Friday, April 07, 2006


My latest book, a fictional Socrates' Prison Journal, has just been published (Print On Demand) by

I reproduce below the brief Preface:

The idea of this little book had been luring me for decades. I kept putting it off because I did not feel sure about where to draw the line between representing Socrates' thought and presenting my own. After having published Let Us Philosophize (1998) and Plato: An Interpretation (2005), as well as numerous articles, where I gave my reading of Socrates/Plato, I felt I could give myself free rein without worrying about fencing apart what might be read into Socrates/Plato and what is an accretion, provided always that the accretion be harmonious, in the writer's judgement, with the rest.
Beside the basic fiction of the prison journal, I have, from the start and throughout, introduced anachronistic citations, fictional situations, dreams and divine intimations, to emphasize the non-historic intent of this work. Nontheless, I maintain that my reading is truer to the genuine spirit of the Socratic-Platonic philosophy than much that goes as scholarly and erudite analysis and exposition.
I am aware that there is much reiteration in the following pages. I go back again and again to the same subject and repeat again and again the same thoughts in various forms of expression. I feel that this is necessary, since one of my main concerns in this as in my other writings is to correct what I see as grave misunderstandings and distortions that have become firmly established within mainstream philosophical thought; I am also trying to introduce and clarify concepts and views which I claim to be original and important. Both these tasks call for and justify much reiteration and much insistence.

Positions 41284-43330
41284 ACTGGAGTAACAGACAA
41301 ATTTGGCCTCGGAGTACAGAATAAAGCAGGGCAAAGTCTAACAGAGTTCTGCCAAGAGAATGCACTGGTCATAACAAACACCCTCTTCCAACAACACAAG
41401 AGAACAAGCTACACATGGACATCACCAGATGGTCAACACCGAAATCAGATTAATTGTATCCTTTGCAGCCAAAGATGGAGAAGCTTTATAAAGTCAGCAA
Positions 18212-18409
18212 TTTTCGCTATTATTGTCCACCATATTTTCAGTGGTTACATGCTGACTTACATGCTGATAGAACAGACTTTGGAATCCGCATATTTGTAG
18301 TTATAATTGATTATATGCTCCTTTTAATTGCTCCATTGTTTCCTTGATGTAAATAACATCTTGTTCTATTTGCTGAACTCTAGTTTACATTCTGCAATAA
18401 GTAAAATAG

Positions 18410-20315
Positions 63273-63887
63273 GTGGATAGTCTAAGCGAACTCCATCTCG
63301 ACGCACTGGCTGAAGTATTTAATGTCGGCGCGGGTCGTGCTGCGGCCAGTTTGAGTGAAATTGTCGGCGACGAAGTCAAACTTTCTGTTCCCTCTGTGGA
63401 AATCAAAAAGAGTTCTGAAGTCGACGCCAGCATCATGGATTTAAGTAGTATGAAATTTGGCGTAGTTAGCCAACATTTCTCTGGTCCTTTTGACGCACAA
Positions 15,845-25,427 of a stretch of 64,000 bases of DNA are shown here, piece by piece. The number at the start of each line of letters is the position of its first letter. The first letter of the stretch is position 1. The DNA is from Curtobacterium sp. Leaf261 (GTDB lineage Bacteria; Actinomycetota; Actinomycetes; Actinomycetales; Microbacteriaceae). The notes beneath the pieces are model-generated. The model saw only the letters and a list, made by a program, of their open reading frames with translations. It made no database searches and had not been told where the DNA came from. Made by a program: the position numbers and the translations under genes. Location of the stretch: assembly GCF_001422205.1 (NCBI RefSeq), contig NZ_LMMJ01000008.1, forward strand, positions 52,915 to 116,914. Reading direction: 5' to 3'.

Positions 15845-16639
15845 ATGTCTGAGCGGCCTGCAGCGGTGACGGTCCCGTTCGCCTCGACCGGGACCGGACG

The notes appended to the journal are of a dual nature. The biographical and historical notes are for the the benefit of the lay reader or the novice. These notes, when not drawn directly from the dialogues of Plato, are derived from sources that are readily accessible. With respect to these, I claim no originality and make no pretence of erudition. They are bits of common knowledge which I collect here simply for convenience. In the remaining notes I expand somewhat, for the purpose of clarification or emphasis, on certain ideas and views presented in the journal.
Following the notes I have reproduced in an Appendix an article which first appeared in Philosophy Pathways Issue 69, 19 October, 2003, in which I summarized a brilliant paper by Professor Enid Bloch on Plato's description of Socrates' last moments. Professor Bloch's paper deserves to be widely known as it corrects a mistaken objection to Plato's immortal portrayal of one of the most touching and inspiring scenes in human history.

For a further brief description of the contents of the book, go to:


Blogger Luana said...

My detailed comment was cleared as I transferred to register with Google. A shame.. I so hoped to communciate.

I have vivd recall snap shot of being Socrates in prison.. I remember the petty-thief in the next cell whom I came to appreciate and like deeply..and the prison guard..with whom, I talked often through our mutual lonely nights. I am now a woman , age, 71.. I get snaps shot recalls, of many lives.. I am not impressed with known or unknown personages of present or history. Recalls are vivid and emotional; come as insights to the present. I know both the prison guard and delightful petty thief in this life. (We change less then one would think.) This is my first sharing with anyone..other than briefly with my open minded daughters, who, like me.. realize, to know the truth that something is happening, does not follow, that we can define that happening in our present day knowledge.

I will try to find your book.

Sincerely, Luana .....P.S.

I do not question one's right to choose their own exit from the physical. (reference to the Hemlock.) I question whether I have the knowledge to make that determination.

4:18 PM  

Post a Comment

<< Home